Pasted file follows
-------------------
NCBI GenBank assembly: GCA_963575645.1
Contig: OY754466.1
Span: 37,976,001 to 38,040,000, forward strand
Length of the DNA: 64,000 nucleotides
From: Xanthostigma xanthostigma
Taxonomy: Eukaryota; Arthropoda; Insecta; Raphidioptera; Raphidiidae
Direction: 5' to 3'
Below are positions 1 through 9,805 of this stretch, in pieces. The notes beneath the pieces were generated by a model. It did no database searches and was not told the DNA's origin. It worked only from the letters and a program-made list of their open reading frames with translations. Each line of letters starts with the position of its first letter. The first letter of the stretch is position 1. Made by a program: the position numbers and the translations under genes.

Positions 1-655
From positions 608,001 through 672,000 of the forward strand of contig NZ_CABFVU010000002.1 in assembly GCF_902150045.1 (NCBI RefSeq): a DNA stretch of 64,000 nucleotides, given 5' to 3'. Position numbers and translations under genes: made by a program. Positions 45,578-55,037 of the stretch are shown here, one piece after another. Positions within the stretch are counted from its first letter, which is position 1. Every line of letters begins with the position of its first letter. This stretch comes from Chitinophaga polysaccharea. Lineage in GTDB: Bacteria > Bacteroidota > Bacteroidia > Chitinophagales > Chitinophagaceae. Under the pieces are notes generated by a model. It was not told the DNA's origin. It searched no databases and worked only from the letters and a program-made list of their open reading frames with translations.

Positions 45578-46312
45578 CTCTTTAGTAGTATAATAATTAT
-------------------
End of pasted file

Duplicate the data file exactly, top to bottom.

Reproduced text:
NCBI GenBank assembly: GCA_963575645.1
Contig: OY754466.1
Span: 37,976,001 to 38,040,000, forward strand
Length of the DNA: 64,000 nucleotides
From: Xanthostigma xanthostigma
Taxonomy: Eukaryota; Arthropoda; Insecta; Raphidioptera; Raphidiidae
Direction: 5' to 3'
Below are positions 1 through 9,805 of this stretch, in pieces. The notes beneath the pieces were generated by a model. It did no database searches and was not told the DNA's origin. It worked only from the letters and a program-made list of their open reading frames with translations. Each line of letters starts with the position of its first letter. The first letter of the stretch is position 1. Made by a program: the position numbers and the translations under genes.

Positions 1-655
From positions 608,001 through 672,000 of the forward strand of contig NZ_CABFVU010000002.1 in assembly GCF_902150045.1 (NCBI RefSeq): a DNA stretch of 64,000 nucleotides, given 5' to 3'. Position numbers and translations under genes: made by a program. Positions 45,578-55,037 of the stretch are shown here, one piece after another. Positions within the stretch are counted from its first letter, which is position 1. Every line of letters begins with the position of its first letter. This stretch comes from Chitinophaga polysaccharea. Lineage in GTDB: Bacteria > Bacteroidota > Bacteroidia > Chitinophagales > Chitinophagaceae. Under the pieces are notes generated by a model. It was not told the DNA's origin. It searched no databases and worked only from the letters and a program-made list of their open reading frames with translations.

Positions 45578-46312
45578 CTCTTTAGTAGTATAATAATTAT